Failed to Charge an Offense: The Indictment or Information Failed to Charge an Offense
- United States v. Harper, 901 F.2d 471, 472-73 (5th Cir. 1993). An indictment that fails to allege each material element of an offense fails to charge that offense. Failure to charge an offense divests the sentencing court of jurisdiction, and is a cognizable section 2255 claim.
- Scott v. United States, 231 F.Supp. 360 (D.C. N.J. 1964). Regardless of a guilty plea, an indictment that is so defective as to not charge an offense is vulnerable to attack under section 2255, and in such a case the conviction and sentence should be vacated.
Lack of Jurisdictional Element: The Evidence was Insufficient to Support a Jurisdictional Element
- United States v. Ryan, 227 F.3d 1058, 1061 (8th Cir. 2000). When the evidence was insufficient to support 18 U.S.C. 844(i)’s interstate commerce element, court lacked jurisdiction to enter judgment of conviction. Section 2255 attack was proper.
- United States v. Guess, 203 F.3d 1143, 1147 (9th Cir. 2000). Post-Bailey v. United States, 516 U.S. 137 (1995), which changed the understanding of the term “use” of a firearm under 18 U.S.C. §924(c)(1), there was insufficient evidence to support defendant’s “use” of a firearm; jurisdiction lost.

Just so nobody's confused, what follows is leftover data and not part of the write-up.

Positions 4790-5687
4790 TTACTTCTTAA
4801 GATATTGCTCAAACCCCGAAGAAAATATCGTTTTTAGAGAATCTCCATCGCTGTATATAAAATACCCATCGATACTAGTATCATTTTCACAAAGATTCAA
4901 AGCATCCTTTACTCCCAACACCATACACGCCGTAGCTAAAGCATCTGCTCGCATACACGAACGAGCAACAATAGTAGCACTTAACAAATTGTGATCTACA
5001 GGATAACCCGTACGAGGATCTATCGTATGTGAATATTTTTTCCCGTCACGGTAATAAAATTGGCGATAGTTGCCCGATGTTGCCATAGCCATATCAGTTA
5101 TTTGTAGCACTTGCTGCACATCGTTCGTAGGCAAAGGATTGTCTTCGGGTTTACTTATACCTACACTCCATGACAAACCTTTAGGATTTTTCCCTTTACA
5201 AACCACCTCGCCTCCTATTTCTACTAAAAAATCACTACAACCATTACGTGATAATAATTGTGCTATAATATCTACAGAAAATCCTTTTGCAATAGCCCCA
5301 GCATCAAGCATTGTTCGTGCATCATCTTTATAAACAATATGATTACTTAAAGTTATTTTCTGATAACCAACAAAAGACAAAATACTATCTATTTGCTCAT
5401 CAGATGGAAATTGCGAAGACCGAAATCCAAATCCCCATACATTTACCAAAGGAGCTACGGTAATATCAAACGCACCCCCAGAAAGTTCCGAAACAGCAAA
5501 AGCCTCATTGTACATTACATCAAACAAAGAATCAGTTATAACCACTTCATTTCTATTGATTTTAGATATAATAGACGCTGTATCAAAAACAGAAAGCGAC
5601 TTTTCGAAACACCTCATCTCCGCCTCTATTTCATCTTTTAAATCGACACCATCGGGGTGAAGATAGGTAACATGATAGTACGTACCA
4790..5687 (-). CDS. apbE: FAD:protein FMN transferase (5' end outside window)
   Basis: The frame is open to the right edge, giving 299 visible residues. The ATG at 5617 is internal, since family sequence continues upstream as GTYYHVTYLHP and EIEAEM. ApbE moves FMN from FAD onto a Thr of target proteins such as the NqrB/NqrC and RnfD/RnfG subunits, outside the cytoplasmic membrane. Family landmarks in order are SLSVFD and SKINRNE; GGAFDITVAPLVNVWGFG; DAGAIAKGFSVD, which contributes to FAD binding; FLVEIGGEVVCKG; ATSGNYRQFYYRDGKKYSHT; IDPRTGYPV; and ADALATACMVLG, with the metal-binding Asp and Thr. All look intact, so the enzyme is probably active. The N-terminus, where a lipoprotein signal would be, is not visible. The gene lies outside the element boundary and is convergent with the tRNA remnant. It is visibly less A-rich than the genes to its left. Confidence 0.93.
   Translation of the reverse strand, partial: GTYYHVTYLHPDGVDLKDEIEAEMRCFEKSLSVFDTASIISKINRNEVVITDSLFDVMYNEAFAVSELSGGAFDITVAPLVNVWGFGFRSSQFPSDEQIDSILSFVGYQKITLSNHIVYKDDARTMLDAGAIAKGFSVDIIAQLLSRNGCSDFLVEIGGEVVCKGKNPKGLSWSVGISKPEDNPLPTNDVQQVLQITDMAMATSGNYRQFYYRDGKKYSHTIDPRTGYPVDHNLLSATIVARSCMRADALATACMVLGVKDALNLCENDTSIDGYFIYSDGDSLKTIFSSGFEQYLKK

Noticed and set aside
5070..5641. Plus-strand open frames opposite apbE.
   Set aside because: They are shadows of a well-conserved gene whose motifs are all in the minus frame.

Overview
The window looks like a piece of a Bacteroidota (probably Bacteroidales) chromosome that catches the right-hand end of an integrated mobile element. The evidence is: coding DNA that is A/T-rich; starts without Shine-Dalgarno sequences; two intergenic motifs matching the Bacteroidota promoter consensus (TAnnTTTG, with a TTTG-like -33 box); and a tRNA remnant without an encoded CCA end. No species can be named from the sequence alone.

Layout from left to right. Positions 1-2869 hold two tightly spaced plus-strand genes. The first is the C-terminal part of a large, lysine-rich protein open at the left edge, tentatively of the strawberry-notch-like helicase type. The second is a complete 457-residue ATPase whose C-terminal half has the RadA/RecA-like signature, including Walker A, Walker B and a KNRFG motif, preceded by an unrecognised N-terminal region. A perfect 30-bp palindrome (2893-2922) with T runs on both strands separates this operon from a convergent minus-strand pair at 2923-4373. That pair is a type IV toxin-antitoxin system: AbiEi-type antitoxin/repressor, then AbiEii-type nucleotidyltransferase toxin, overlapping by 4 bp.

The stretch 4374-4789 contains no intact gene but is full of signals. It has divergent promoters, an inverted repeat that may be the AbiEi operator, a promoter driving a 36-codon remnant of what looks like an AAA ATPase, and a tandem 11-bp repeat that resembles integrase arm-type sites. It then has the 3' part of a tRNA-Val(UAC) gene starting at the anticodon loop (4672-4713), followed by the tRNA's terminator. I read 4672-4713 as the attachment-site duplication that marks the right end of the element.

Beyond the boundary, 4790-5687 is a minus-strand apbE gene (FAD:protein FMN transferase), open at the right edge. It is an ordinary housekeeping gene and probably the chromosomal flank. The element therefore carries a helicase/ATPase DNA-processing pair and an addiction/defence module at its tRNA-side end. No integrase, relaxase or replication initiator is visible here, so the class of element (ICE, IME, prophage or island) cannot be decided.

- Toulabi v. United States, 875 F.2d 122 (7th Cir. 1989). Post-McNally v. United States, 483 U.S. 350 (1987), which rejected the “intangible rights” theory of property under the mail fraud statute, 18 U.S.C. §1341, there was insufficient evidence to support conviction when the defendant deprived the victim of intangible rights; conviction was subject to §2255 challenge.
Lack of Jurisdiction Claims Complicated: Federal Courts Decide 2255 Claims Differently
Jurisdictional challenges can be complicated, partly as a result of the “chameleon-like quality of the term jurisdiction.'” Prou v. United States, 199 F.3d 37 (1st Cir. 1999). In Prou, for example, the court determined that the government’s failure to timely file a section 851 notice was not jurisdictional, and was therefore subject to procedural default and waiver defenses in a section 2255 action. In Harris v. United States, 149 F.3d 1304, the Eleventh Circuit came to the exact opposite conclusion — the failure to file a section 851 notice was jurisdictional, and could neither be defaulted nor waived.
Experienced 2255 Claims and Lack of Jurisdiction Attorneys